Unfortunately, Big Pharma and Big Medicine think that they can offer more intelligence than the healing design of Creation which is silently and constantly happening in our lives. A massive and expensive and intrusive industry has been established around this misconception. Big money and economic considerations are wrapped up in egoistic (arrogant) attempts to outsmart some disease process in the various “wars” on the various disease processes.
As an M.D. of 36 years of seasoned experience in dealing with many very difficult situations of patients’ health crises, I can comfortably say that I do not know of any licensed (or unlicensed) health practitioner who can think in their human minds more powerfully and nimbly and effectively than our own native healing wisdom. Health care providers of all sorts should learn how to work with this healing wisdom. This effort would naturally entail learning something about it. Such Hippocratic principles are not taught in medical schools.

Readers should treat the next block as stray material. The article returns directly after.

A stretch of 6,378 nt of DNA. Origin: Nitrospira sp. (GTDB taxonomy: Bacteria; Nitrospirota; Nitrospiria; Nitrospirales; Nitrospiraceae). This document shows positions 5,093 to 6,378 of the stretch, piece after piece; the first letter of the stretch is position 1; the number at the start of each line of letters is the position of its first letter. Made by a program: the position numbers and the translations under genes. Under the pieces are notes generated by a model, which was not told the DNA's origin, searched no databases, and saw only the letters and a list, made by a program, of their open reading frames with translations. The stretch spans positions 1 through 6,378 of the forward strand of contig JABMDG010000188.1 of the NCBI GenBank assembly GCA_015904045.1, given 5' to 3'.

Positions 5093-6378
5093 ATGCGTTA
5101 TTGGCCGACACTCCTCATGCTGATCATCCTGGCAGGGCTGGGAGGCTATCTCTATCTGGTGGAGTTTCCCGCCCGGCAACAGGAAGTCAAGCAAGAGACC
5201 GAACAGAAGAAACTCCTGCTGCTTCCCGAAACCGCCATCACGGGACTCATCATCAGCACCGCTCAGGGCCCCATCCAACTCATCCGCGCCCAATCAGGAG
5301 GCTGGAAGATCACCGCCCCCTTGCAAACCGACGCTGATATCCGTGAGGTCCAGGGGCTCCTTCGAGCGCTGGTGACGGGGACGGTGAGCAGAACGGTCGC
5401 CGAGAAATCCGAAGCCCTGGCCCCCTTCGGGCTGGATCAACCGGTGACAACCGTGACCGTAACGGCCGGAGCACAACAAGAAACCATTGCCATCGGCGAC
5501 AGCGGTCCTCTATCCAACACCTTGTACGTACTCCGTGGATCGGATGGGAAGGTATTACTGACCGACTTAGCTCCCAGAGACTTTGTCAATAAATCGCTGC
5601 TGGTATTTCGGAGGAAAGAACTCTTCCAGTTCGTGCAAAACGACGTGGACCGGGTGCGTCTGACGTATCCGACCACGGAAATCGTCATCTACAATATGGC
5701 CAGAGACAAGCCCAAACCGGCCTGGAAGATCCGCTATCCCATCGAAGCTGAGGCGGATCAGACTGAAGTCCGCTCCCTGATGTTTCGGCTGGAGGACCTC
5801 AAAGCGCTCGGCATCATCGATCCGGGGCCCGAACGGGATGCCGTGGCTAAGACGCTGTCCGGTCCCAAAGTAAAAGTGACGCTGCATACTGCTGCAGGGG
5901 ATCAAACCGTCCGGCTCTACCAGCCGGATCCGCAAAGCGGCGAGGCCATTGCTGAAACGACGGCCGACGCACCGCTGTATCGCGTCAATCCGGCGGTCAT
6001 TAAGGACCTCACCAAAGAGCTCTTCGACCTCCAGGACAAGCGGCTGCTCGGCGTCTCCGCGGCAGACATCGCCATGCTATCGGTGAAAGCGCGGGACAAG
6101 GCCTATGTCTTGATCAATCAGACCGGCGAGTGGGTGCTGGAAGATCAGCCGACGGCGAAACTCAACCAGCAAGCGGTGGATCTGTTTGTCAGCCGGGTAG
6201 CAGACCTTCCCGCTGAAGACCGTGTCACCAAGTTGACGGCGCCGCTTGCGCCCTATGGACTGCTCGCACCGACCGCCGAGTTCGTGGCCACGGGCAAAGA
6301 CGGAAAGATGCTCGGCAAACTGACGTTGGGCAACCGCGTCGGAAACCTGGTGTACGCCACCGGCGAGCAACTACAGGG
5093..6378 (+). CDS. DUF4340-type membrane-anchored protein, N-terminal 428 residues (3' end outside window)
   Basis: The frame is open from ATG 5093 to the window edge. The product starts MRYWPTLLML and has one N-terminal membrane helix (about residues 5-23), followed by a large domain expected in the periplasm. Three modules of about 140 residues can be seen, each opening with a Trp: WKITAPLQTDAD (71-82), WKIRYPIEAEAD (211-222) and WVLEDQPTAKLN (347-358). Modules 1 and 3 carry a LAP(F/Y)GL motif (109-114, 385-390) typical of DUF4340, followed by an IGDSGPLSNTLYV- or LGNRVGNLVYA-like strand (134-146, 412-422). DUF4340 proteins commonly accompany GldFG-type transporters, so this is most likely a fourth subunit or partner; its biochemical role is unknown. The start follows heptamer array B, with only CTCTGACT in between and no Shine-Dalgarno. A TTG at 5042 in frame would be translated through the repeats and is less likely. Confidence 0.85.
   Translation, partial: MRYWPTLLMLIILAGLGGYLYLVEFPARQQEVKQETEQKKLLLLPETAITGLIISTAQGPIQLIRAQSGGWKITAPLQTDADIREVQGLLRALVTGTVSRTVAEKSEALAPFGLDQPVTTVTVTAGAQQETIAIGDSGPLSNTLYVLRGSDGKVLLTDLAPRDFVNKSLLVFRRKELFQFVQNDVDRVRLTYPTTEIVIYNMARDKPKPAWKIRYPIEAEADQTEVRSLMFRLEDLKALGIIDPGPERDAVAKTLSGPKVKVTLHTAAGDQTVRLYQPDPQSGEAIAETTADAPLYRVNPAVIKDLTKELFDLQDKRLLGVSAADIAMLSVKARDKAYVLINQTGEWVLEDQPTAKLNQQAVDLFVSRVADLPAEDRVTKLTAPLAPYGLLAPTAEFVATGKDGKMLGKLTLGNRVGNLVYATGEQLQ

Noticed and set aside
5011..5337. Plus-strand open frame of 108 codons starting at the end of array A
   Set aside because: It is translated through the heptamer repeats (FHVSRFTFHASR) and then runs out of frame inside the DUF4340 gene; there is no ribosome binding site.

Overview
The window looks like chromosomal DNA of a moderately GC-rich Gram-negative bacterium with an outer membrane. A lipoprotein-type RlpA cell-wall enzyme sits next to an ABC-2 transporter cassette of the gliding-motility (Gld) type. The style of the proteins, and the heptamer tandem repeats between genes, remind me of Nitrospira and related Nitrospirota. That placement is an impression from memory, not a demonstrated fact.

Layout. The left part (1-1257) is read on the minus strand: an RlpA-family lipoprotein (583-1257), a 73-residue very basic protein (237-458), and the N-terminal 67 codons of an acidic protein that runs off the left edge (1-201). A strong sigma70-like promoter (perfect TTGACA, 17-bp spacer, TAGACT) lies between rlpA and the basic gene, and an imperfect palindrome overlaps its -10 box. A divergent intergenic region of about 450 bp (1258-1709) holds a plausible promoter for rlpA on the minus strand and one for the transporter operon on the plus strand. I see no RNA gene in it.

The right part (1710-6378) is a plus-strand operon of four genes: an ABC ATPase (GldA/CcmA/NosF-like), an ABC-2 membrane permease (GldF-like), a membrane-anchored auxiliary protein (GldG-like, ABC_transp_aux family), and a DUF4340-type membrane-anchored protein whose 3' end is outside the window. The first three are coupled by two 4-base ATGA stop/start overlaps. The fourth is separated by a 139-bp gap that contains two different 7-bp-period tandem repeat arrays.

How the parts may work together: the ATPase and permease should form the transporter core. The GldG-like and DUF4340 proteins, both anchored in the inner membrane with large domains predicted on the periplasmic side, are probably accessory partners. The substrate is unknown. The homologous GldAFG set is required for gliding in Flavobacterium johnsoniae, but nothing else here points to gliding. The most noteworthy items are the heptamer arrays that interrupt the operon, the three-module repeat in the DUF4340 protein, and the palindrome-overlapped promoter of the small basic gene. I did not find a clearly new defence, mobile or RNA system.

Did I ever “outsmart” a disease and put it to an end without the intelligent cooperative assistance of the patient’s being and wisdom?
There are excellent and vital treatments which the medical industry offers. Almost everyone would acknowledge the necessity of good medical care in an emergency medical crisis. Examples abound. Interventions in emergency, and other urgent situations, comprise the best aspect of the current allopathic medical system treatments.
And also, there are many long term health problems which can only be managed with medical pharmacology and interventions in the lives of those who are predisposed and habituated to abdicate to medical treatments as being more intelligent than their own properly guided biochemical intelligence.